Colorado Senator Cory Gardner joined 11 of his colleagues Tuesday in sending a letter to Attorney General Jeff Sessions calling on the Administration to halt current policies leading to the forced separation of minor children from their parents, who are illegally entering the United States, and to allow Congress to fix the issue through legislation.
Gardner joined with Colorado Senator Michael Bennet in 2017 to co-sponsor the bipartisan Dream Act of 2017, which would provide undocumented children a path to U.S. citizenship, provided they met certain requirements. The bill has not yet reached a vote.
Monday, Gardner stated on social media that the immigration system is broken and cited the controversial separation of children from their parents at the southern border as a reason to pass immigration reform. "Children should not be penalized for the actions of their parents, [and] that's exactly what is happening right now," said Gardner.
Our immigration system is broken & the separation of children at our southern border shows just how critical it is that Congress pass immigration reform immediately. Children should not be penalized for the actions of their parents, & that's exactly what is happening right now.
-- Cory Gardner (@SenCoryGardner) June 18, 2018
Signers of the letter include: Senators Orin Hatch (R-UT), John McCain (R-AZ), Pat Roberts (R-KS), Susan Collins (R-ME), Lisa Murkowski (R-AK), Bob Corker (R-TN), Lamar Alexander (R-TN), John Boozman (R-AR), Dean Heller (R-NV), James Lankford (R-OK), and Bill Cassidy (R-LA).
The letter reads in full
Dear Mr. Attorney General:
Like millions of Americans, we have read with increasing alarm reports of children being separated from their parents at the southern border. Although enforcing our immigration laws is an essential responsibility of the federal government, it must be done in a way that is consistent with our values and ordinary human decency.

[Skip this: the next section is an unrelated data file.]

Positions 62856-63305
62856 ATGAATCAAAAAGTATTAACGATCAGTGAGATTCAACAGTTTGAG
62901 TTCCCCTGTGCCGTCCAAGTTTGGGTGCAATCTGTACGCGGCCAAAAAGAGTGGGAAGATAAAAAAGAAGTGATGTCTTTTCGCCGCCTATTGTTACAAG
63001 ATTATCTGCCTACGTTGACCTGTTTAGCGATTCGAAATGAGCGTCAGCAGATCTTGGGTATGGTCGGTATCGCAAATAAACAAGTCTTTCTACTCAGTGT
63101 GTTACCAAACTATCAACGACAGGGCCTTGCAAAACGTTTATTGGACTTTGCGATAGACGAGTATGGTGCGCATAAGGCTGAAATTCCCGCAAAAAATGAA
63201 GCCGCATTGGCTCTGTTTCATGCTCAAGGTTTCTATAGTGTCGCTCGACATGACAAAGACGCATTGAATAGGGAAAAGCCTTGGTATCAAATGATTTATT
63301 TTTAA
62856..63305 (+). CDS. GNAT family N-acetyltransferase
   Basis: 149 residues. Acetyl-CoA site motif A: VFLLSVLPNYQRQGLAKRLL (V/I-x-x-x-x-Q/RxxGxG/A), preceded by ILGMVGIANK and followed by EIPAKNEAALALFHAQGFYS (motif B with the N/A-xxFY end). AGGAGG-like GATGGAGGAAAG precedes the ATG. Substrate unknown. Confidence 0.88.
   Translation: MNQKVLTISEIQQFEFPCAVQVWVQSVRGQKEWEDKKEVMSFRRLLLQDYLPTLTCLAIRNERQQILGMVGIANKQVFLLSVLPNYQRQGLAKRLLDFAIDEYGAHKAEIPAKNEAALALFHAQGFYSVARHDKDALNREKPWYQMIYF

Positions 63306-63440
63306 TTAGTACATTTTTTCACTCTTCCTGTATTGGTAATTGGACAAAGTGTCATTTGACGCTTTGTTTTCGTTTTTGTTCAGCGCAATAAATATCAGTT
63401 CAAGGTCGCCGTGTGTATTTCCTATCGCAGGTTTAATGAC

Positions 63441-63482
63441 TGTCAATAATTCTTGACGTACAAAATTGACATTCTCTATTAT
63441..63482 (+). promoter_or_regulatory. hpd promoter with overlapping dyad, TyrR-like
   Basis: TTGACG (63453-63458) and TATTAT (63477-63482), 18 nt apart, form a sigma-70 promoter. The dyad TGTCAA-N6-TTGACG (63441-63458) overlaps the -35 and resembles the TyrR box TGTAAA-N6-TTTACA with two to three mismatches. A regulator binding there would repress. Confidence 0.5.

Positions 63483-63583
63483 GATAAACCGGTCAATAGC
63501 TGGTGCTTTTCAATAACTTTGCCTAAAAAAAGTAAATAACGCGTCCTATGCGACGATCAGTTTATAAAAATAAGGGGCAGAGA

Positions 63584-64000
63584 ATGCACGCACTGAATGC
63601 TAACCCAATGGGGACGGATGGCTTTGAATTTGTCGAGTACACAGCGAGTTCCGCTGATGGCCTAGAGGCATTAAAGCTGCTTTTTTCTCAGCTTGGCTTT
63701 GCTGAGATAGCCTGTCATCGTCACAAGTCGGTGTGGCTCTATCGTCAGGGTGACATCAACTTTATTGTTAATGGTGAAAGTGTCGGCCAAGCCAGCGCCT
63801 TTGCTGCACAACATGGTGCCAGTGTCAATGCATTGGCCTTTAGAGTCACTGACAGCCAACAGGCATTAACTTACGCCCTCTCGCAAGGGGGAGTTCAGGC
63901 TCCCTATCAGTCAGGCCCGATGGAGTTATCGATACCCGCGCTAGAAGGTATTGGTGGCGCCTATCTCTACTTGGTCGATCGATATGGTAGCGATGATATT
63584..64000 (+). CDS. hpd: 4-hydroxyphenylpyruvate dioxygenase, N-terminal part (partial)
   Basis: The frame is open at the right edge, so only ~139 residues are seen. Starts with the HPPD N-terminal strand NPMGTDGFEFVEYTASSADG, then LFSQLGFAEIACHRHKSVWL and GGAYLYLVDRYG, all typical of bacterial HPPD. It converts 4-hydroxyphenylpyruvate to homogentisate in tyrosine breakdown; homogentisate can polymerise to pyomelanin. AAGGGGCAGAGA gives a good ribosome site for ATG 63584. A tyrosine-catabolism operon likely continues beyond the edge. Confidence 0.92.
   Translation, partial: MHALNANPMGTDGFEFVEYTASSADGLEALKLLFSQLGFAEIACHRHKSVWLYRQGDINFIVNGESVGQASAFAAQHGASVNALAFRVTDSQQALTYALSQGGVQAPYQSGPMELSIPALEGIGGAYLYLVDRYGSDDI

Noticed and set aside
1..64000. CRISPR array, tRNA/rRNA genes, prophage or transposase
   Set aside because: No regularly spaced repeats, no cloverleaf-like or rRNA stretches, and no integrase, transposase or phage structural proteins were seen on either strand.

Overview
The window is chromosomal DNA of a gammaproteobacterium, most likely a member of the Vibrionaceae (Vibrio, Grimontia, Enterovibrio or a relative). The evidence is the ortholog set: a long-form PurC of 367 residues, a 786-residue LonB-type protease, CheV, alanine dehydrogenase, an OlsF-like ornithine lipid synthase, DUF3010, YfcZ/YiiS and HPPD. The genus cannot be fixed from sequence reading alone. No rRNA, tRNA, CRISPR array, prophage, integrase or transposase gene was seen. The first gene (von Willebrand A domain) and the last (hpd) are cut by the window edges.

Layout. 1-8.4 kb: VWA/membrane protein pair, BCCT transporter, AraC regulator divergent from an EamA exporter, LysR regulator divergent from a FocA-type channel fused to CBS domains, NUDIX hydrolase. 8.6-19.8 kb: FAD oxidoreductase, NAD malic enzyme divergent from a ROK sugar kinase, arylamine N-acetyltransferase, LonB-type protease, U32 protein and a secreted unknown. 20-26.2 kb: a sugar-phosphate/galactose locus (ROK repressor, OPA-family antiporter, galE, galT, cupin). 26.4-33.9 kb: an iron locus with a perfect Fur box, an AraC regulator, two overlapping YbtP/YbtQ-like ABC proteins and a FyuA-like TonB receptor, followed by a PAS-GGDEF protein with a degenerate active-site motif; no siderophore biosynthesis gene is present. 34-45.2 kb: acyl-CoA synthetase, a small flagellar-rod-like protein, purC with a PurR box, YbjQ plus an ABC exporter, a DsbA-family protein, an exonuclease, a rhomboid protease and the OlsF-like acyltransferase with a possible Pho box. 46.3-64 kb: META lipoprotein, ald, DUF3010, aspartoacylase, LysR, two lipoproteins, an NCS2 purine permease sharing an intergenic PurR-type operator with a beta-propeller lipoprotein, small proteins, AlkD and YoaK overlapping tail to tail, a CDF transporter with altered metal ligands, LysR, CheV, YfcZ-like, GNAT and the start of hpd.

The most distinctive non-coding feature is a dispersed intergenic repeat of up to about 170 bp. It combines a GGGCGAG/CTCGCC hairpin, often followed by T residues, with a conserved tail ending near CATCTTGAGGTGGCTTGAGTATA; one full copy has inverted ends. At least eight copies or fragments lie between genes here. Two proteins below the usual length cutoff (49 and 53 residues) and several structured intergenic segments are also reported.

The current family separation crisis has multiple contributing causes, including court decisions that require release rather than detention of children but not parents who enter our country illegally. But the immediate cause of the crisis is your Department's recent institution of a "zero tolerance" policy under which all adults who enter the United States illegally are referred for prosecution, regardless of whether such individuals are claiming asylum and regardless of whether they are accompanied by minor children.
We support the administration's efforts to enforce our immigration laws, but we cannot support implementation of a policy that results in the categorical forced separation of minor children from their parents. We therefore ask you to work with the relevant Administration officials to stop the separation of families pursuant to the Department's zero tolerance policy while Congress works out a solution that enables faster processing of individuals who enter our country illegally. We believe a reasonable path forward can be found that accommodates the need to enforce our laws while holding true to other, equally essential values.